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LUSAKA, ZAMBIA - The United Nations says about half of all children in Africa are not registered at birth, a lapse that prevents them from accessing essential social services such as health and education. The U.N. says a number of African countries are working towards addressing this problem, but the countries say resources to make that a reality are scarce.
According to the United Nations, the problem of unregistered children in Africa is worst in rural areas, where women give birth at home and don't bother to register the child with the government.
Speaking on the sidelines of an ongoing conference of African ministers responsible for civil registration, Coumbia Mar Gadio, the head of the U.N. in Zambia, said the problem makes it hard for such children to build prosperous lives.
"If you are not registered at birth you are not accounted for," said Gadio. "Therefore in many African countries you cannot access education systems because to be registered in many schools, you need a birth certificate... And if you are not registered in the educational system you are missing a great opportunity to be educated, to get employment and to be out of poverty."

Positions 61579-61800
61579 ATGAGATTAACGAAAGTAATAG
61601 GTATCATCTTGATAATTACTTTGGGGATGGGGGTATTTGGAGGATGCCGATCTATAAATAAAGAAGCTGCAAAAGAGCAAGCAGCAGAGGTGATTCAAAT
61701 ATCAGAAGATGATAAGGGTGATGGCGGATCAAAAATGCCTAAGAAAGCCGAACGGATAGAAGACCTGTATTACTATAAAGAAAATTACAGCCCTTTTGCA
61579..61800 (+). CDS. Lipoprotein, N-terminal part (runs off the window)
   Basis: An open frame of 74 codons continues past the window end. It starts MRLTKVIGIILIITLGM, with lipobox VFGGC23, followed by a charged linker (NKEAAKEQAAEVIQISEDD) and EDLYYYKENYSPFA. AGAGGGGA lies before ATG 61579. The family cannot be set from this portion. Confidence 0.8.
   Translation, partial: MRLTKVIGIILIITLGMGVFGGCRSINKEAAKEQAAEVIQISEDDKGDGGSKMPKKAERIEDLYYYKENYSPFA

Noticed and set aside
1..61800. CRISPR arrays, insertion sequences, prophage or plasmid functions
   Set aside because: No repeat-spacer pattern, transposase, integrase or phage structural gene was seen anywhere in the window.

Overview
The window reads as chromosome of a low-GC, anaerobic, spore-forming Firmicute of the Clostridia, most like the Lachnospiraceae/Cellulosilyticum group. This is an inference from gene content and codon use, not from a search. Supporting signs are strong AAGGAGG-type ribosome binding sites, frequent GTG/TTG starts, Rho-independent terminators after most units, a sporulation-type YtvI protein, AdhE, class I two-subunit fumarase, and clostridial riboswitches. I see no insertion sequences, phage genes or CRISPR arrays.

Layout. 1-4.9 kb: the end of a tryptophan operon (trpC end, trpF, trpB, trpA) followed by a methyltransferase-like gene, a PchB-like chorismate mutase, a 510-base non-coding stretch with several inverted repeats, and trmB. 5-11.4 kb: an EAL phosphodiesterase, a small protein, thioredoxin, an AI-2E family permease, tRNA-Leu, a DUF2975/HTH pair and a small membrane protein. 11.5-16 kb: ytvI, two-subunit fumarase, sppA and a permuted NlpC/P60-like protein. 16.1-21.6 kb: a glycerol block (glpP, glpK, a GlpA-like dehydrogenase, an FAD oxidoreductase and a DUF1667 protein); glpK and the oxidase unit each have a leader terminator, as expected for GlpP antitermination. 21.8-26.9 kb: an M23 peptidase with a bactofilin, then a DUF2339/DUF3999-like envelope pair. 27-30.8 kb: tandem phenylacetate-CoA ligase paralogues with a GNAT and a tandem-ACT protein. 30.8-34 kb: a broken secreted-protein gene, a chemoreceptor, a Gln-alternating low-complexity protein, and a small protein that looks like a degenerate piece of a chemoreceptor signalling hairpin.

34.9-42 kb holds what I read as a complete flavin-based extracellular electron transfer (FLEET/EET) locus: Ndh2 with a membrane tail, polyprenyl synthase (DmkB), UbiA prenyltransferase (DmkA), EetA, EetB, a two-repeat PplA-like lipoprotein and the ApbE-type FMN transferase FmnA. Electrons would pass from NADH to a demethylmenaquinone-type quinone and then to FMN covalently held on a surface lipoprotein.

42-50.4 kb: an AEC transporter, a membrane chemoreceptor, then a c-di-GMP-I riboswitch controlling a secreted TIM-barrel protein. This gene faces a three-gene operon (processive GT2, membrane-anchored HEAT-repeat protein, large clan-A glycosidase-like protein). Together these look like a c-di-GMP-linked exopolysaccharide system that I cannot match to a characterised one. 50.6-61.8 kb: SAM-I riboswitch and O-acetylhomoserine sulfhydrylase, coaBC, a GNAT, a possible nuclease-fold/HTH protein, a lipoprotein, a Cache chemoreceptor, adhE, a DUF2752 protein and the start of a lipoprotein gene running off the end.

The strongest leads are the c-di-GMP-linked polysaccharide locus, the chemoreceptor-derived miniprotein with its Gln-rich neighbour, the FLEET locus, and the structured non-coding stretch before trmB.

Oliver Chinganya is the director of the African Statistics Center at the U.N.'s Economic Commission for Africa, one of the agencies which organized the five-day conference in Lusaka, together with the African Union.
He says over the past eight years, the U.N. has noticed a "tremendous improvement" in registration of African children at birth in 42 countries.
"What we have noticed is that 54 percent of the countries, have digitalized their civil registration across the continent," said Chinganya. "We have also noticed that 22 percent of the countries, have now managed to digitalize their national ID systems. Which is a great improvement compared to pre-independence, even some 20 years ago."
Zambia is one the countries that has digitalized their civil registration system.
But Stephen Kampyongo, Zambia's Minister of Home Affairs, says the southern African nation and the rest of Africa still have a way to go.
"Despite the progress that has been made in many [African] countries, we still have this identity gap which is quite eminent. This is because of historical background here and geographic challenges we have," said Kampyongo. "We still have rural parts of African members states which are are geographically challenged access. We are discussing ways and means to address some of those challenges."
He said one solution might be mobile registration - where officials visit isolated places where there are no clinics, which makes it difficult for families to register their children. He said UNICEF is helping Lusaka to make that a reality.